Cisco's team beat their goals, landing 831 menu program clients in nine months. These partners wound up buying a total of more than 1,800 menu campaigns -- so the average partner was happy enough with their first experience to continue the marketing relationship.
Partners loved the idea of customization. The act of shopping through the menu to pick out just the right campaign to suit their strengths and weaknesses was enormously appealing to them. They also liked to co-brand creative.
The CRM software was a mixed success -- smaller partners adored it because it made their lives so much easier. Larger partners tended to move their leads off it into their own pre-existing CRM system fairly quickly, so the benefit wasn't huge.
Havens is continuing the program this fiscal year; however, he has made two significant changes based on lessons learned:
Change #1. Target channel partners more selectively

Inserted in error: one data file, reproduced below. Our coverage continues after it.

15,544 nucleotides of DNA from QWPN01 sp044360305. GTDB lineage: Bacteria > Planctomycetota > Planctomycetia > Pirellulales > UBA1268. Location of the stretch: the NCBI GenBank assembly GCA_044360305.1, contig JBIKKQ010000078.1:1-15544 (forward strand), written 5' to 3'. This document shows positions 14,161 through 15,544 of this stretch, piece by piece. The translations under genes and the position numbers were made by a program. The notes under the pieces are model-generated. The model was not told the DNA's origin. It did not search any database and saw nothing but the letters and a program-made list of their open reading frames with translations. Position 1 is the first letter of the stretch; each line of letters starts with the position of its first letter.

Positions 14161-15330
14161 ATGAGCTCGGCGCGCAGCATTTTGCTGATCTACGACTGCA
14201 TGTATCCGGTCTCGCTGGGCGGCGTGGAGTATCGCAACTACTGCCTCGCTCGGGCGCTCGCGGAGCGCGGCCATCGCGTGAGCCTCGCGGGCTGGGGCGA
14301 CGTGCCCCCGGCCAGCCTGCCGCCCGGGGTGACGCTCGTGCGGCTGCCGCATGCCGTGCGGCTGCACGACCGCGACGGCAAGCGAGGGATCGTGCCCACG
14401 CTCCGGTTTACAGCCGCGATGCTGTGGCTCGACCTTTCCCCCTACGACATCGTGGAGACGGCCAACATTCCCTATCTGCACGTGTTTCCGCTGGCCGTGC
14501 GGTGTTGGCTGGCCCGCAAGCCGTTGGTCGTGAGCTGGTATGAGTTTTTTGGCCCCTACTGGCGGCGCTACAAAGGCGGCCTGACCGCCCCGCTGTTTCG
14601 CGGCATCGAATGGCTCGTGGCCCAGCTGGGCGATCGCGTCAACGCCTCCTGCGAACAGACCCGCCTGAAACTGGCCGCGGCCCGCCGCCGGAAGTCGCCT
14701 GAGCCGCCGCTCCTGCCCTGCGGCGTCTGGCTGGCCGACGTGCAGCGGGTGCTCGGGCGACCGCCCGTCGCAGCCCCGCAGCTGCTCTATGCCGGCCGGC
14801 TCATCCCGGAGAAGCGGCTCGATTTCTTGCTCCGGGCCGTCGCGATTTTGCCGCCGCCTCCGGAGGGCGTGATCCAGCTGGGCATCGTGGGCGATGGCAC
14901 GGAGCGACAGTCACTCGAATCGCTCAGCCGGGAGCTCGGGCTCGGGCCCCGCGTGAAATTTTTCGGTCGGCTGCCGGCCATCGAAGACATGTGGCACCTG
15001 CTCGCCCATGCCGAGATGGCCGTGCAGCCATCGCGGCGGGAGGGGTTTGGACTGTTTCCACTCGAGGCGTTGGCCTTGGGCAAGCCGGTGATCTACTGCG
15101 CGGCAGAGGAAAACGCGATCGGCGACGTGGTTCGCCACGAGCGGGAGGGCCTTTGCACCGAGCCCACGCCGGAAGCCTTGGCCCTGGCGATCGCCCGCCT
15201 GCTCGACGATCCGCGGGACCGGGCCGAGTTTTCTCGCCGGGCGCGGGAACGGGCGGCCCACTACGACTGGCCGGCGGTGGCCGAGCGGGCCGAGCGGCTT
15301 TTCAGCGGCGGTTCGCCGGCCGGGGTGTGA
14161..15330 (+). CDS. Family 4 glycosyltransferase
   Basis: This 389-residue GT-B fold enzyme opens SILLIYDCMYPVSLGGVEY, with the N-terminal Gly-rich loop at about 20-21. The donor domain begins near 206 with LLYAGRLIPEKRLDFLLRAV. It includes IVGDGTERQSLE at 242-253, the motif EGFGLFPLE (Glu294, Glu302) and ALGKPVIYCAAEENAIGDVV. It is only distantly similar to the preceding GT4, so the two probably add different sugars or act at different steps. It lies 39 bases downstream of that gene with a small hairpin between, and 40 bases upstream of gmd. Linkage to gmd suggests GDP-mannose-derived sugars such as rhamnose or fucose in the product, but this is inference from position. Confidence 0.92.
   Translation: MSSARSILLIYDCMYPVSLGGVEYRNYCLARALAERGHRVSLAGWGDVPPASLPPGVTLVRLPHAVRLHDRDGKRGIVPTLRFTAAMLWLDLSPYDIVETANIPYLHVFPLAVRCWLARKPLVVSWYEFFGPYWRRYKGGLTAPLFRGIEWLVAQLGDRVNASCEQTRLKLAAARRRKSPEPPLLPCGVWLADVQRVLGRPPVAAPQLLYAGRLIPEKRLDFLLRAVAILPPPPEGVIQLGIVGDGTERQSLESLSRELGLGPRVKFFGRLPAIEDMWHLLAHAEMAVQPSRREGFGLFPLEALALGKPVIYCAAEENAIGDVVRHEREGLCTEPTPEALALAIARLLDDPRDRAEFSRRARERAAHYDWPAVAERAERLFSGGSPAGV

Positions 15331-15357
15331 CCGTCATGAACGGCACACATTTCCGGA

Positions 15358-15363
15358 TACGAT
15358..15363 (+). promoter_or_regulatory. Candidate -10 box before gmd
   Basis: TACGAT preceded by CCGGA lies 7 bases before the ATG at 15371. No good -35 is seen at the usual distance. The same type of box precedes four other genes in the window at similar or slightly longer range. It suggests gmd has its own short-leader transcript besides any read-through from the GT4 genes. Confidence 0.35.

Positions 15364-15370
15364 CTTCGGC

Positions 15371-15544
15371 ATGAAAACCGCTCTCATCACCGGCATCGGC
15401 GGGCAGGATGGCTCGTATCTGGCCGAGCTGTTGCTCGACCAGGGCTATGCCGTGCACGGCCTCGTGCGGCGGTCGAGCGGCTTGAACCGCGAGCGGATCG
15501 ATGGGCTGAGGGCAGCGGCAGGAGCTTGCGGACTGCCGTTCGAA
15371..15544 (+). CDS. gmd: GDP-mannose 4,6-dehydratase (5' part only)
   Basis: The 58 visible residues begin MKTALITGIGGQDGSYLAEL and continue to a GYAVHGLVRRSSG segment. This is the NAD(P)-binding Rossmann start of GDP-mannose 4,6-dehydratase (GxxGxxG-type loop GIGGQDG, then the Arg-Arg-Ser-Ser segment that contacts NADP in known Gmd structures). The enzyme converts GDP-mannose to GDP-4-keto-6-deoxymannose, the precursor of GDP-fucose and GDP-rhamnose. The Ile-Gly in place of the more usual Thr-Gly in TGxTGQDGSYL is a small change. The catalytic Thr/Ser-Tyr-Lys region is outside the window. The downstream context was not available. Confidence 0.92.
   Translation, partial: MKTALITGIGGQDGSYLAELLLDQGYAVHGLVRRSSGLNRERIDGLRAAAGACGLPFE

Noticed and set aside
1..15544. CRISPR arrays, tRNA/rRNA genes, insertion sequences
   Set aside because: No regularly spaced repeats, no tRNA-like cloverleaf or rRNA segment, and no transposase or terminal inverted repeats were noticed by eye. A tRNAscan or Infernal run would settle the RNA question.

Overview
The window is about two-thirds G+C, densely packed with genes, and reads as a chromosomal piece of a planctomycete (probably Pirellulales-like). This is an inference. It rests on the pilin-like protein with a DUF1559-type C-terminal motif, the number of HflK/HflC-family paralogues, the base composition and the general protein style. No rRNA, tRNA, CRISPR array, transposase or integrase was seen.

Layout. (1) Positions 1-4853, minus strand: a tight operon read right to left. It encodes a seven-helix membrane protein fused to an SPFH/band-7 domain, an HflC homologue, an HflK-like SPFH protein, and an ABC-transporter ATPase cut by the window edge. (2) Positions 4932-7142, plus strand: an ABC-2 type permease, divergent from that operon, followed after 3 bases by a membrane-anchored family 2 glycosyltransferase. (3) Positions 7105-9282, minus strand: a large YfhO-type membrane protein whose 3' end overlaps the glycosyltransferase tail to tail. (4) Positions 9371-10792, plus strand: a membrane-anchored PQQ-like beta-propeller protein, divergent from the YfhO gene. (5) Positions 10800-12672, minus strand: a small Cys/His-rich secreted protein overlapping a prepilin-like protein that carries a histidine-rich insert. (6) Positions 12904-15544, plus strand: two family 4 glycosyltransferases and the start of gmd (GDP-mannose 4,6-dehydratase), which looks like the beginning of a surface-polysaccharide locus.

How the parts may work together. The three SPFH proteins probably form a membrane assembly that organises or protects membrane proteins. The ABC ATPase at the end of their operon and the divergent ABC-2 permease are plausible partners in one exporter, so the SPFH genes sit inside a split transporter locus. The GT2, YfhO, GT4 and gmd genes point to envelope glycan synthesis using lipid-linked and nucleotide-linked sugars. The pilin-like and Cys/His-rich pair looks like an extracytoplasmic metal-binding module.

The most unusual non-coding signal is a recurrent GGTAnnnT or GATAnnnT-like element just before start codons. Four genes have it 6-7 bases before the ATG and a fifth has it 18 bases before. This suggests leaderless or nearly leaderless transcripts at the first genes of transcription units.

Havens learned a lot about which sorts of SMB partners this campaign could really turn things around for, and who the program didn't fit as well. This year he's optimizing the campaign to serve a smaller 'sweet spot' group of partners rather than aggressively going after everyone.
Change #2. Offer six-month deals
Why sell month to month if you can get happy partners to sign up six months at a time? Now Cisco's team offer both options.Useful links related to this article
Creative sample of typical co-branded direct mail postcard:
eCoast Sales - Cisco's central vendor for the partner program, providing much of the CRM, campaign execution (DM, telemarketing, email, etc.), list purchasing, reporting and ROI tracking:
EIMS LeadTracking.com - software package that Cisco used (with tweaks) to track leads for some partners:
Worldata Inc. - source for most of the postal direct mail lists
IMNInc - email service provider that provided the backbone for email newsletter plays
MAC Meetings & Events - vendor behind the Cisco Network on Wheels initiative